Saturday, 26 September 2020
Sophie Wilmès, Belgium’s first-ever woman prime minister, has her eye on the exit of the PM’s office at 16, rue de la Loi, she has revealed.
“These are my last days here,” she told VRT reporter Michäel Van Droogenbroeck in a breakfast interview from her office, broadcast this morning. “Probably, that is, because in Belgium you never know.”
Wilmès (MR) came into office in October 2019, on the departure of her party colleague Charles Michel to become president of the European Council. Just short of her 45th birthday, and with only one ministerial post on her CV, she became the first woman prime minister Belgium has had of the 52 there have been since independence in 1830.
The government she took over was a minority coalition, following the departure a year earlier of the Flemish nationalist party N-VA. Wilmès’ MR governed together with two other Flemish parties, Christian democrats CD&V and liberal Open VLD.
But Belgium has gone for more than a year before with a minority government restricted only to ongoing and day-to-day matters. No-one could have foreseen then the far greater crisis that was about to befall the world.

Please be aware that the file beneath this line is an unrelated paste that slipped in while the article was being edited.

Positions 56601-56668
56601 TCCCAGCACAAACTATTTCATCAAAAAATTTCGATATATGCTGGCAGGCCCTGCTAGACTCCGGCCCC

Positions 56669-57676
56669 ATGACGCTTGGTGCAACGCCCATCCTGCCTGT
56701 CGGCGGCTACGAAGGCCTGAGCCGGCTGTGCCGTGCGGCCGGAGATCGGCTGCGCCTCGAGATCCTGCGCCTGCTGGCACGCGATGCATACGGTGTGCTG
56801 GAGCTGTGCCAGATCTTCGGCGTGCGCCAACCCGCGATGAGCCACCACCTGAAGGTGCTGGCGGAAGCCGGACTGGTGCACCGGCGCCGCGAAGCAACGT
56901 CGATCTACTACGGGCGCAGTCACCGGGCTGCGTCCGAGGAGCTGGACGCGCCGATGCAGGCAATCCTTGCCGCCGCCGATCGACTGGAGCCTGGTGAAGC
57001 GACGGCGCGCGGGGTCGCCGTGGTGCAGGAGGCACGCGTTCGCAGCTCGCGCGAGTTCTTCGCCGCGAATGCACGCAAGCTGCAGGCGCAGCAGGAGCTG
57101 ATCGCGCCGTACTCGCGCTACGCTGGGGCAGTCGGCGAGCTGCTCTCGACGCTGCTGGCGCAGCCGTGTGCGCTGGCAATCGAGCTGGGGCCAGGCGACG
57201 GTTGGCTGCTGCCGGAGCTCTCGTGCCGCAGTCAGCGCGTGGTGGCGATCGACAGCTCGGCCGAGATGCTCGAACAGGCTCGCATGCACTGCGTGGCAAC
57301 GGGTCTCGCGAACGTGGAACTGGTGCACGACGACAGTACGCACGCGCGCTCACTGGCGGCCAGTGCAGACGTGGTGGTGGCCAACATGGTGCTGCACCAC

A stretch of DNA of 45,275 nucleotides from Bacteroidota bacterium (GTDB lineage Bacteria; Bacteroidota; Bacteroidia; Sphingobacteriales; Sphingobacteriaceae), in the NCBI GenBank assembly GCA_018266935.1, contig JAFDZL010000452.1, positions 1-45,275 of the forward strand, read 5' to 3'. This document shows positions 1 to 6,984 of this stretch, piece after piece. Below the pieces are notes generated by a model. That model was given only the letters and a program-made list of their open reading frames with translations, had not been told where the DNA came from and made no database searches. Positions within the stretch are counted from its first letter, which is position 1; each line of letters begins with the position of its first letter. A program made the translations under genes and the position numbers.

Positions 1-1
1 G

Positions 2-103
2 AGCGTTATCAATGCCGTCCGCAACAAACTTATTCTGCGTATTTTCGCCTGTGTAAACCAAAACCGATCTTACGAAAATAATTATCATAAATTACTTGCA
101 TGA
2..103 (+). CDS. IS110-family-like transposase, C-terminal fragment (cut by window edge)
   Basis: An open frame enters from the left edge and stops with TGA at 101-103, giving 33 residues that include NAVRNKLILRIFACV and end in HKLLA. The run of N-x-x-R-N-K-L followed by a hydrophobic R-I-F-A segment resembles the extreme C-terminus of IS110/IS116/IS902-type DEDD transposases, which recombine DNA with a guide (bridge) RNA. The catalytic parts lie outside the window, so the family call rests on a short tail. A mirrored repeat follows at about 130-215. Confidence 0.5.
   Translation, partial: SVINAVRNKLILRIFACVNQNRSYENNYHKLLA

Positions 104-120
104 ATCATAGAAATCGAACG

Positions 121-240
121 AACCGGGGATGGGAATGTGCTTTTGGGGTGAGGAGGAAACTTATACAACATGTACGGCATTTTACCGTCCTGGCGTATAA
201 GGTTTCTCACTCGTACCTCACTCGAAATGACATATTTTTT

The interview also broadly covered the issue of the coronavirus and the government’s handling.
But for now, the attention is on the seven parties busy talking their way into a so-called Vivaldi coalition able to take the country forward with a majority government. MR is one of those parties, but Wilmès is not expecting to continue as PM.
“You are not really allowed to be a candidate for prime minister, you have to wait to be asked,” she said. “I want to contribute positively to society in my life, but you can do that without being prime minister.”
Her successor is likely to become known in the next few days, if Vivaldi becomes a reality by 1 October. Right now, it’s even money on either Alexander De Croo (Open VLD) or Paul Magnette (PS).
Would she accept a post as one of the four deputy prime ministers, Van Droogenbroeck asked.
“Yes, probably,” she replied. “I’ve been politically involved all my life, and I have no plans to stop now. These have been very difficult months indeed. It won’t be a bad thing to create some distance from the whole situation, and think about what needs to be done in the future.”
The Brussels Times